It is rather amusing as the excitement of the character is purely exaggerated as it also exaggerates on references a little (even for the 17th century time period). The Chief announces to his people "Ug" where the injuns cheer. That is rather amusing you there is a drumroll at the beginning of that, we'd believe that he is about to come out with a threatening message, but instead blurts out with a laconic "Ugh" sound which makes the Indians applaud - rather funny and typical of Tex in the 1930s as he is pretty much parodying an intense moment.

So, John Smith and his crew manage to dock at the American coast successfully and as they are about to embark on their adventure - Smith shouts, "Last one out is a rotten egg" in a childish form. All the other pilgrims dash out stampeding Egghead so he is the rotten egg. It's rather childish but charming in this type of scenario where the adventure (back then) was supposed to be taken seriously.

So, Egghead and his Pilgrim explorers are out hunting to develop their own land. As they hunt - they come across a sign reading, "Beware of Scalpers". At the spot - the injuns jump out with the Chief carrying a dagger as they plan an attack on the Pilgrims. In this Irv Spence sequence, Tex even uses more intense drama being parodied. As we believe that John Smith has been captured it turns out that the Injun Chief is offering a ticket to Egghead to watch a football match.

Egghead rejects the offer: "No thanks, I've got 6 to sell myself. I'm illuminous" as he chuckles gleefully. Egghead runs out of the scene as he is still being savaged by indians. As he runs off from the indians - a deliberate Avery gag (that even Tex would use in more pictures for fun) where a title card ends up being thrown in at the screen reading about the 'thrilling chase scene' being cut to shorten the length of the cartoon which was endorsed by the management. Of course; it was common for cinemas back in those days - so Avery spoofs it there and it was a very well done gag. The management even asks for Johnny Smith's opinion with a title card reading "Is that O.K. with you, Mr. Smith?" and that is just a wonderful use of satire for the title cards used in cinemas - as Tex is getting rather personal with the audience members watching the cartoon. Mr. Smith's response to that is "I'm under contract anyway" and proving that cartoon characters are also actors - something that Tex really knew how to show with his characters. I like how he quotes, "These redskins will NEVER catch me" before he laughs in his supposedly characteristic laugh. Of course 'redskins' would be rather politically incorrect these days...

So, after Egghead's unthoughtful comment - we find that he has been tried on a chopped down tree stump where the infamous execution of John Smith event is to take place. He cries as he is tied up, "Woe is me, woe is me" and even cries of being in agony. An executioner grabs out an axe through a breaking glass emergency one on a tree which is amusing, and even more amusing as cheerleaders cheer on the execution.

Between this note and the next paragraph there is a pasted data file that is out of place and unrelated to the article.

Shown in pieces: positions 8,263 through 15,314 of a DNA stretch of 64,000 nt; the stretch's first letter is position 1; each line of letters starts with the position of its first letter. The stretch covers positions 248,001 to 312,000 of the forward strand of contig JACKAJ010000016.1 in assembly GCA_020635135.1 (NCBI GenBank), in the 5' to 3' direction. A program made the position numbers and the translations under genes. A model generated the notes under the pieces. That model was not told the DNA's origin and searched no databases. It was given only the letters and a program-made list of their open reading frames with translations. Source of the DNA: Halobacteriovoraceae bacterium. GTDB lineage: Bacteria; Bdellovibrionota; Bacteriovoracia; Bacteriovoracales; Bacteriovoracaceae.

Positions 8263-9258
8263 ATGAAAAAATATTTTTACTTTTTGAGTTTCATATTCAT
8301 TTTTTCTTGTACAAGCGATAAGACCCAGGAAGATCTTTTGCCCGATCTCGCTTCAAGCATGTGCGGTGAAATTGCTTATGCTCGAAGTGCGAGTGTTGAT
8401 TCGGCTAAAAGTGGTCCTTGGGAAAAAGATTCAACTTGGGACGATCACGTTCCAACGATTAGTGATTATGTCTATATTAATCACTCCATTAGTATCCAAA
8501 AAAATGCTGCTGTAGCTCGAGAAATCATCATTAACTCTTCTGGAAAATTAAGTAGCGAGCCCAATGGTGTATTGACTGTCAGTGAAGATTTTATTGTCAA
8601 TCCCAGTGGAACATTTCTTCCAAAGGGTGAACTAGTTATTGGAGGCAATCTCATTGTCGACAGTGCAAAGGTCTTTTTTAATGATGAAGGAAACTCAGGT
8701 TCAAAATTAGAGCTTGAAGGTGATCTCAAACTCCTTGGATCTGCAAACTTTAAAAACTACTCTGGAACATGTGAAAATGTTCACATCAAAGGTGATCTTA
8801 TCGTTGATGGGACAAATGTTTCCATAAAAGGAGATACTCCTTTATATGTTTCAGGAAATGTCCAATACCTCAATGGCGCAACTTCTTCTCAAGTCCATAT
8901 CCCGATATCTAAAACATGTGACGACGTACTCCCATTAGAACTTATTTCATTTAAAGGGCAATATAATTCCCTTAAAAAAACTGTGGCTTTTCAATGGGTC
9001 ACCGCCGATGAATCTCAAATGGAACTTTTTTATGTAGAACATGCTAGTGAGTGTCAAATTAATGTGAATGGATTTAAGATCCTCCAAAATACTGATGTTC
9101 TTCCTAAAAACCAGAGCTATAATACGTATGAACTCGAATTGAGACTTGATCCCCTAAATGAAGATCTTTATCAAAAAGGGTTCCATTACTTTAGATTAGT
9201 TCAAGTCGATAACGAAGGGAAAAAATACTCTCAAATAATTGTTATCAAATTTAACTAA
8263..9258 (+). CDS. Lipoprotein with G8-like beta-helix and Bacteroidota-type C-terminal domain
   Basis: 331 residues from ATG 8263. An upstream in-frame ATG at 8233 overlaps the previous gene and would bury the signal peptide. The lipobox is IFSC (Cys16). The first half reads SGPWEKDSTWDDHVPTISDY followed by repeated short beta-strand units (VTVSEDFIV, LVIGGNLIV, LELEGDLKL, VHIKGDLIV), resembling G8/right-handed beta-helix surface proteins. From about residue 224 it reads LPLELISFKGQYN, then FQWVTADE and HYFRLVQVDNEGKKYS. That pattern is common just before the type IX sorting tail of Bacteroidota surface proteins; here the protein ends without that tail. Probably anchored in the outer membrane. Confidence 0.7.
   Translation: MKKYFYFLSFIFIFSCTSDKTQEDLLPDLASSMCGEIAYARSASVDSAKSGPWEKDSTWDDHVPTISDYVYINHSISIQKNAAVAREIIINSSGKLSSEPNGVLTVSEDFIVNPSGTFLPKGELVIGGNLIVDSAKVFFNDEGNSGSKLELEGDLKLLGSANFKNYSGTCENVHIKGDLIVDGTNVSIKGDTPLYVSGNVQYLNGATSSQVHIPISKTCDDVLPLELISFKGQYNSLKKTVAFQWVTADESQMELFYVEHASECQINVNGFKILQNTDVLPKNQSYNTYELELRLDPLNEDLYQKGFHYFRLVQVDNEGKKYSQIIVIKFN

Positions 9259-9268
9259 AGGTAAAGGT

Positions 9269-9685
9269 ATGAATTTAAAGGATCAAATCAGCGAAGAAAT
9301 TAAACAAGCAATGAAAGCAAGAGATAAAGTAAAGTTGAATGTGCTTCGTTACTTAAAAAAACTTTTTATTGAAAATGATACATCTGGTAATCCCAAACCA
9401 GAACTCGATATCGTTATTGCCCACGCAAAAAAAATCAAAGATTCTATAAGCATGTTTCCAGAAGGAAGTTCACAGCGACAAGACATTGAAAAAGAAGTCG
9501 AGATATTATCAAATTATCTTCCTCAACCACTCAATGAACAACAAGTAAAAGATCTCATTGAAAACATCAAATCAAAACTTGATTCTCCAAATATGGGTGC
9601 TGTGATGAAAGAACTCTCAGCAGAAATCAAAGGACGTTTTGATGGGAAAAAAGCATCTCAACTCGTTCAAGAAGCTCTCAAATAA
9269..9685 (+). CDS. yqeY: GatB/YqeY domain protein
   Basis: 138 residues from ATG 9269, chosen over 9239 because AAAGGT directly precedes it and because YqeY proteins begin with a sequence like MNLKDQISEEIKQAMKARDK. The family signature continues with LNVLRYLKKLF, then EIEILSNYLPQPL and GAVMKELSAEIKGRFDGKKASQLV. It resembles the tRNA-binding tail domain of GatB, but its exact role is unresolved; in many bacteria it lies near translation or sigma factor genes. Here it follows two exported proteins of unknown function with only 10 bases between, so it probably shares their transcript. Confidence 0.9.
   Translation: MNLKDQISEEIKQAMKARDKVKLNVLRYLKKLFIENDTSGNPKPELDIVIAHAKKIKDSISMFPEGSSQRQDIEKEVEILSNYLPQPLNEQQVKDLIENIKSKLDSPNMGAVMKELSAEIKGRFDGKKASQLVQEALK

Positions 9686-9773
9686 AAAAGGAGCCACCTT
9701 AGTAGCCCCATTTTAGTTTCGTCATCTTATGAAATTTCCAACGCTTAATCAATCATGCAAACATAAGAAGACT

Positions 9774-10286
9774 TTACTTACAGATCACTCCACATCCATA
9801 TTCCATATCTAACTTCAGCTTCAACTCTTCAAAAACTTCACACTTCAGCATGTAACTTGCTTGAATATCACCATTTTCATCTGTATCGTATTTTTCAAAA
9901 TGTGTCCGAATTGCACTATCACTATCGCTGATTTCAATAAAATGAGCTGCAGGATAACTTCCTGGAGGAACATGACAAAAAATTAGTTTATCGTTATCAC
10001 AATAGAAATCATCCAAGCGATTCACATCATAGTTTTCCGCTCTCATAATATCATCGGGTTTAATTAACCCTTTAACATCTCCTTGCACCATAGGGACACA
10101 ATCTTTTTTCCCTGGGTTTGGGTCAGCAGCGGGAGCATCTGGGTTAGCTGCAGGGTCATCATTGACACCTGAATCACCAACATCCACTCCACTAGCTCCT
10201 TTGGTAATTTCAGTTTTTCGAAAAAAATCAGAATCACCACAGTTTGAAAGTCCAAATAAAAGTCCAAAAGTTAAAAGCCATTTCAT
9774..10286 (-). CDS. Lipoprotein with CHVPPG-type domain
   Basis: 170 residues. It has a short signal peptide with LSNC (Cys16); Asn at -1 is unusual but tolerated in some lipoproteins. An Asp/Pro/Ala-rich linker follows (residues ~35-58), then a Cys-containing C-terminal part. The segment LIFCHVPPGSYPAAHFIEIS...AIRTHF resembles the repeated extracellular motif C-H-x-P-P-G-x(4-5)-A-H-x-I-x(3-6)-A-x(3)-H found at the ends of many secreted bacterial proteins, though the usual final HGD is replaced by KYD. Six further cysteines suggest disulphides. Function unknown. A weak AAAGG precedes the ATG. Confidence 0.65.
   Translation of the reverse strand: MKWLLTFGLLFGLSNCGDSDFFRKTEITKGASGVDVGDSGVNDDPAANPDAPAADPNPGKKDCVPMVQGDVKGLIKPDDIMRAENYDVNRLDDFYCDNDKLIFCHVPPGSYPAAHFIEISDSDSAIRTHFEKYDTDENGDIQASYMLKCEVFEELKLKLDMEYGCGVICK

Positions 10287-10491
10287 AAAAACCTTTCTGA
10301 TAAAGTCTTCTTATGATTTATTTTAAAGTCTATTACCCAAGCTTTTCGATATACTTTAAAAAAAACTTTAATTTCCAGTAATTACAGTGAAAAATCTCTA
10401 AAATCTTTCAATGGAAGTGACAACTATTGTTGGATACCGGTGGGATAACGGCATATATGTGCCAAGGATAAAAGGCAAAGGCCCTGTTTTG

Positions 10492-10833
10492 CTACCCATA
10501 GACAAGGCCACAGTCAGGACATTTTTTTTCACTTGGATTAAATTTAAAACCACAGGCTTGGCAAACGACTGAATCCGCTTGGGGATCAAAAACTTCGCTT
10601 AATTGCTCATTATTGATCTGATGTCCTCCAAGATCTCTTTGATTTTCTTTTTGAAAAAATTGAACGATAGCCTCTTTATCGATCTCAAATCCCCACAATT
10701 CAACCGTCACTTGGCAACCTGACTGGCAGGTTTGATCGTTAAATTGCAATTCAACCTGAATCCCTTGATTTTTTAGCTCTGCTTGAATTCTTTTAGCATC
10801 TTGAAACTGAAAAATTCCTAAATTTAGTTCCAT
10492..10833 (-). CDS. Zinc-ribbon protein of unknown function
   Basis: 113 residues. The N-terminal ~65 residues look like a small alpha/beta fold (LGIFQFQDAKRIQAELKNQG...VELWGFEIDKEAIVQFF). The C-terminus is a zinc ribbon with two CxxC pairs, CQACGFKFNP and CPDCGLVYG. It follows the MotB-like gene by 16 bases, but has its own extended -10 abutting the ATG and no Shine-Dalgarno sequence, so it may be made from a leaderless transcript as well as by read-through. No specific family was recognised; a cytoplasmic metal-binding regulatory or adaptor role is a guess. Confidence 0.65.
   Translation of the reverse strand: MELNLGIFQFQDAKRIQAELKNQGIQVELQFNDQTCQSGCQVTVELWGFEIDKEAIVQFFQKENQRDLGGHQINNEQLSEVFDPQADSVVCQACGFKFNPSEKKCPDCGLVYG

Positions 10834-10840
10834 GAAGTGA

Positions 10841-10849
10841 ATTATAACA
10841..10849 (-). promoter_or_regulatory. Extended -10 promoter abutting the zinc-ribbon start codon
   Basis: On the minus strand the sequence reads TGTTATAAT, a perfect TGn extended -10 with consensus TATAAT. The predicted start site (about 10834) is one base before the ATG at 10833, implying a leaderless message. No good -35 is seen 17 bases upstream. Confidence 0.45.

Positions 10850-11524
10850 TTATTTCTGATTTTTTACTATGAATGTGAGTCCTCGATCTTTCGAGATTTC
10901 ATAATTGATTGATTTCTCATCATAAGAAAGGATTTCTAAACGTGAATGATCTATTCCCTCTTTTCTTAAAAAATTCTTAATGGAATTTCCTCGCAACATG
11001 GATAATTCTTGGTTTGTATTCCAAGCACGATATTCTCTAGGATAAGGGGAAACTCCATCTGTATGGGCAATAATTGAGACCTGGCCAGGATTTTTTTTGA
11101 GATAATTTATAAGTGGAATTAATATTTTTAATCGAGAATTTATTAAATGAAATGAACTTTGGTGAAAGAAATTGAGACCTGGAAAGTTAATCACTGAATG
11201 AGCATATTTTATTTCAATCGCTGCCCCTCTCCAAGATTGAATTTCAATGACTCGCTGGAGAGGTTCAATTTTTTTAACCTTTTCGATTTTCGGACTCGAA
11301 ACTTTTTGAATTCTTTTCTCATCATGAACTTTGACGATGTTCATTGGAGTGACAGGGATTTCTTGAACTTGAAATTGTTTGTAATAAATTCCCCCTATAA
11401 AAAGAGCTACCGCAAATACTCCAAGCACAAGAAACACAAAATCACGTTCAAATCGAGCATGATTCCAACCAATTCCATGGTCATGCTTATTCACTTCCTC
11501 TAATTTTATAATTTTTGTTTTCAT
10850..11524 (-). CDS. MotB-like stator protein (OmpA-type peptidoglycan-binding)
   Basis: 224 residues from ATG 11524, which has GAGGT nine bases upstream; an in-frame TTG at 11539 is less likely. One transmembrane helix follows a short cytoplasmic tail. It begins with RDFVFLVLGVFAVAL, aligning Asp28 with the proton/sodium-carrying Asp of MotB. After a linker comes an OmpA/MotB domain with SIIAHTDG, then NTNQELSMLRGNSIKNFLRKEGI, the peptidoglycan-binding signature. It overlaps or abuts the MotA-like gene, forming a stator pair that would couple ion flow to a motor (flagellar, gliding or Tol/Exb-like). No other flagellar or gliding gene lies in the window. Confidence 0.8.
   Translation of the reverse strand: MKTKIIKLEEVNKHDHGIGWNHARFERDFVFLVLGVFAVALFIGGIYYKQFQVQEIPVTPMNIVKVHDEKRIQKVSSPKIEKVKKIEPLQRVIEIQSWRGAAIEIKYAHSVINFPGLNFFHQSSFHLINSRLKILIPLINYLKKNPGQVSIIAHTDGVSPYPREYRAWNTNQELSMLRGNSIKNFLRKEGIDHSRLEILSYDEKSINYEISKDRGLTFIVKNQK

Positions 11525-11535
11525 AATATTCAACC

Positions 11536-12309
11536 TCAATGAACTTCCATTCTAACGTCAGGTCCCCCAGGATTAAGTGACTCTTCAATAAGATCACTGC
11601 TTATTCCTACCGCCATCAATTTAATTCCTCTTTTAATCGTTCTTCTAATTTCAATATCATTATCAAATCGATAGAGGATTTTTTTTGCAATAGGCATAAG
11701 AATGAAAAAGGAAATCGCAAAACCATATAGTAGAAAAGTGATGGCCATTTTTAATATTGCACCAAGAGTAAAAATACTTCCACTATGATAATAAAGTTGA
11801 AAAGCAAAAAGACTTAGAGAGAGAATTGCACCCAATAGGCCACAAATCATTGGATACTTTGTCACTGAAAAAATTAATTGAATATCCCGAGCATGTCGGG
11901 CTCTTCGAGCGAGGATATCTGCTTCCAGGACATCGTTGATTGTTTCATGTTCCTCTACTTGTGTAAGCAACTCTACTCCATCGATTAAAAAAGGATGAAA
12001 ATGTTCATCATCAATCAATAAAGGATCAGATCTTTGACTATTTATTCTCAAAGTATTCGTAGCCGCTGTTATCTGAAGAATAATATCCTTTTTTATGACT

Some funny satirical dialogue appears as Egghead pleads:

Egghead: Hey you guys can't do this to me because I came over---
Indians: ---on the Mayflower (bleegh)
Chief: Gee that stuff gets me!

Goes to show how all the executioners have heard the same stories from many Pilgrims that were executed by the Indians. Just as the execution is about to occur - the executioner lowers Egghead's collar where there there dotted lines around is neck that read: "Cut on Dotted Line" which is hilarious. Just as the begins - there appears to be a weird cut from where the indian rubs his hands to where Poker-Huntas is in her teepee - I wonder if that was just a television cut - but there doesn't appear to a source to show which scenes were censored.

Meanwhile as the execution is supposed to take place - as Poker-Huntas is late for her cue - she is instead listening to Walter Winchell on the radio. Winchell announces the latest news of Johnny Smith's execution which she turns to shock from hearing. As she realises this is her chance she shouts:

"Ooh, I better get going" and Winchell responds, "Yes, you better sister. If you want this picture to have a happy ending". Funny gag which Avery liked to use with the radio actually having personal talk with the listener. So Poker-Huntas runs out of the scene to save Johnny-Smith as it did happen in reality. She uses her car to drive over to Johnny Smith with the executioner but Poker-Huntas stops the execution and escapes with Captain Johnny Smith by running over the indians. The fast-pacing shots where she drives fast (and as the chopping off scene is about to occur) make the action rather exciting. They dash through a photographer - but zip back for a photo of both of them before they continue their own escape. Stalling uses the 'Western Scene' cue which was a popular cue he used for action scenes western style. The indians notice the escape - and some funny Avery humour (and yet child humour) is where the Indians count (adding on 5 each number '5...10...15...20, etc.' before they continue the action which is done in a hide and seek style.